As I mentioned last week, this week is the start of a new phase of life for both Nugget and myself. Leaving behind the concept of a regular paycheck to spend more time with my daughter as she grows up was a terrifying prospect, but also something that I know I won’t regret doing. After all, how many parents are lucky enough to be able to make a similar plunge? It’s going to be incredibly rewarding, and Nugget and I will get to know each other pretty darned well (and yet, I’m sure I’ll still be amazed and confused by things that she does).
Over the past couple of days, as I’ve been transitioning into this new role, I’ve noticed a little something. It’s almost like everything that Nugget’s doing, I’m seeing it for the first time. And, in some ways, I kind of am. Not to say that I was detached or overly distracted before (although I probably was), but somehow, leaving the workforce behind to be a parent has just cast everything in a new light. When she removes her socks, is it a sign that she’s warm? Bored? Just wanting to prove a point? I’ll admit, before this transition, the removal of the socks was often met with a sort of resigned “You need to keep these on your feet so you don’t get cold” mentality. Now, while the socks will still go back onto her feet (it is still winter, after all), it’s also a chance to communicate a little back and forth, and try to see WHY she yanked the socks off. The end result isn’t different, but the path to get there is.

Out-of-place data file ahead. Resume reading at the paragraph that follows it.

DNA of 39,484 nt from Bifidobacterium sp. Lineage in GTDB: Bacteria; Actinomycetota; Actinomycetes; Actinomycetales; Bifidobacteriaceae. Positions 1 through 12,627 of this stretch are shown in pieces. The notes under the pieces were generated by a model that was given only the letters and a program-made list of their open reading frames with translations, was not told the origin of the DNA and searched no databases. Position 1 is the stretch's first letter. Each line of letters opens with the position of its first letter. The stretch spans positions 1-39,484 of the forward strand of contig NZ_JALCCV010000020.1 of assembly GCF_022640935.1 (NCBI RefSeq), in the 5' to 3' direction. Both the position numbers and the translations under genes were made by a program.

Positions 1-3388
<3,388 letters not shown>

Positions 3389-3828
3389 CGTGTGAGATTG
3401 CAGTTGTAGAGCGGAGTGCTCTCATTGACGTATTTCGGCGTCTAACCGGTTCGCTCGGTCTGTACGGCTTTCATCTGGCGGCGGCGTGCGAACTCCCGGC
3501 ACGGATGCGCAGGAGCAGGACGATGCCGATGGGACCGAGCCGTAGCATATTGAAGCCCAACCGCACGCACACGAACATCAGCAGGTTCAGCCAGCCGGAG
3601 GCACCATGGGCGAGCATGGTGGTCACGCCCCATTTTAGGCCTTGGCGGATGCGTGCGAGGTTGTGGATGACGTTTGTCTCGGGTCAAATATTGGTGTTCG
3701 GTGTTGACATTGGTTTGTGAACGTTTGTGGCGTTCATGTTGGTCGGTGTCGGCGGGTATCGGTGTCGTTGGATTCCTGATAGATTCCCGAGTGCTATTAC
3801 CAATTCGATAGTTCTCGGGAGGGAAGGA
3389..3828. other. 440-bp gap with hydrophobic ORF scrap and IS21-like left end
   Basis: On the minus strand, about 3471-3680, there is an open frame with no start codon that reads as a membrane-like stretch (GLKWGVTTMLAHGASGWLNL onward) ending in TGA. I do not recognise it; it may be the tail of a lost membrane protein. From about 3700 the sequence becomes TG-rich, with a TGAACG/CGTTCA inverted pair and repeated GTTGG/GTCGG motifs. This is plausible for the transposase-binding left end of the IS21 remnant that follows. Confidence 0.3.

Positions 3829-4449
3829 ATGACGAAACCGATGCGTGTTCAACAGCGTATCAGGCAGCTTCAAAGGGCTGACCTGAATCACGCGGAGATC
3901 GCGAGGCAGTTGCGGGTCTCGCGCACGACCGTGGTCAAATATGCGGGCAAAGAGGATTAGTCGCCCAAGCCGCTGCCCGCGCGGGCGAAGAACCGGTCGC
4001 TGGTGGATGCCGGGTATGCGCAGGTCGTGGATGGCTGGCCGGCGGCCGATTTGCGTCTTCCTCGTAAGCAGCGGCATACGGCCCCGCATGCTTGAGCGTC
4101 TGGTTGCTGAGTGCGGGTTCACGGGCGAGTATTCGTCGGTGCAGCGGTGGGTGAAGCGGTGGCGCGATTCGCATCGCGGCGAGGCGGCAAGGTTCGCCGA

And I think, ultimately, that’s the biggest thing that’s already changed. Instead of coming into a situation with Nugget and just making the somewhat knee-jerk reaction to set things back to rights, I now have the ability to see the situation developing over time. The path is being laid out, and it’s often a long, meandering one. Nugget is experiencing so much for the very first time (and plenty else that she’s just trying to get to become habitual, rote memory) that the path is incredibly important, and I think, as adults, we often forget how much we relied on that when we were younger. Now that I have the benefit of spending more time with Nugget, I’m getting to watch as she establishes her own mental pathways towards a certain goal, and I’m getting to be absolutely amazed at the things she’s already picked up.
Take, for example, holding a bottle or a sippy cup. Where she once would just thrust her jaw forward when presented with a drinking vessel, now, as long as she isn’t too tired, she’ll actually grab the bottle or cup herself. In fact, she doesn’t really want any help (nevermind that she is less focused on aiming the beverage into her mouth, and more focused on just seeing if she can eat the whole thing), because she can and will take care of it herself. Heck, she’s even tried to make it clear that she’d be more than happy to feed herself her solid food, too (drumming on the high chair is totally feeding herself, right?). And where there was once simple amazement at all of the things that she’s been able to figure out how to do, now it’s both an amazement, and an observation, seeing how previous pieces of the whole life puzzle could have added up to this one activity.
This is only going to get more pronounced after this week. Nugget is fully in the second half of her first year, and, once this week is past, she won’t be in daycare any longer. It’ll just be the two of us, exploring through this crazy place together. Yes, we’ll go and have adventures, see friends, and make sure that she isn’t just a bump in front of a television set. And there will be times where we don’t do much of anything other than sit on the floor and play with her toys.
But it really isn’t WHAT we do that’ll matter. It’s how we do it, and the path we take to get there.